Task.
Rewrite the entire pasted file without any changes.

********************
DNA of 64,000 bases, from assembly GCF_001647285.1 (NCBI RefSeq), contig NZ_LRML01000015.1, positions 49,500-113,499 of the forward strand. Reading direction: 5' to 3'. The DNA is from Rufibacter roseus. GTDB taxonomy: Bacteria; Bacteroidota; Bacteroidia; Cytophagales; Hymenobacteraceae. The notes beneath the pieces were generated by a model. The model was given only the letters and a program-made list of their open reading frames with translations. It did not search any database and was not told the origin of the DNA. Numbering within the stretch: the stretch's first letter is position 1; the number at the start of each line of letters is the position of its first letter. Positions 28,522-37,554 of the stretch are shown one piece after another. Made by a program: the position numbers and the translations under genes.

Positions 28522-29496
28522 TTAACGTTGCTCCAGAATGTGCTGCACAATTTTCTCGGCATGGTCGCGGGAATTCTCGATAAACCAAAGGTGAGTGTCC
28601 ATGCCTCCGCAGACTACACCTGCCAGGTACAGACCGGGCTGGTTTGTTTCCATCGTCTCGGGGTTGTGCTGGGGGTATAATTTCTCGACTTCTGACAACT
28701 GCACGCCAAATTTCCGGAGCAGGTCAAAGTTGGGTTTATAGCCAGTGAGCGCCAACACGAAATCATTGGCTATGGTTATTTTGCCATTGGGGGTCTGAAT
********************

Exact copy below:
DNA of 64,000 bases, from assembly GCF_001647285.1 (NCBI RefSeq), contig NZ_LRML01000015.1, positions 49,500-113,499 of the forward strand. Reading direction: 5' to 3'. The DNA is from Rufibacter roseus. GTDB taxonomy: Bacteria; Bacteroidota; Bacteroidia; Cytophagales; Hymenobacteraceae. The notes beneath the pieces were generated by a model. The model was given only the letters and a program-made list of their open reading frames with translations. It did not search any database and was not told the origin of the DNA. Numbering within the stretch: the stretch's first letter is position 1; the number at the start of each line of letters is the position of its first letter. Positions 28,522-37,554 of the stretch are shown one piece after another. Made by a program: the position numbers and the translations under genes.

Positions 28522-29496
28522 TTAACGTTGCTCCAGAATGTGCTGCACAATTTTCTCGGCATGGTCGCGGGAATTCTCGATAAACCAAAGGTGAGTGTCC
28601 ATGCCTCCGCAGACTACACCTGCCAGGTACAGACCGGGCTGGTTTGTTTCCATCGTCTCGGGGTTGTGCTGGGGGTATAATTTCTCGACTTCTGACAACT
28701 GCACGCCAAATTTCCGGAGCAGGTCAAAGTTGGGTTTATAGCCAGTGAGCGCCAACACGAAATCATTGGCTATGGTTATTTTGCCATTGGGGGTCTGAAT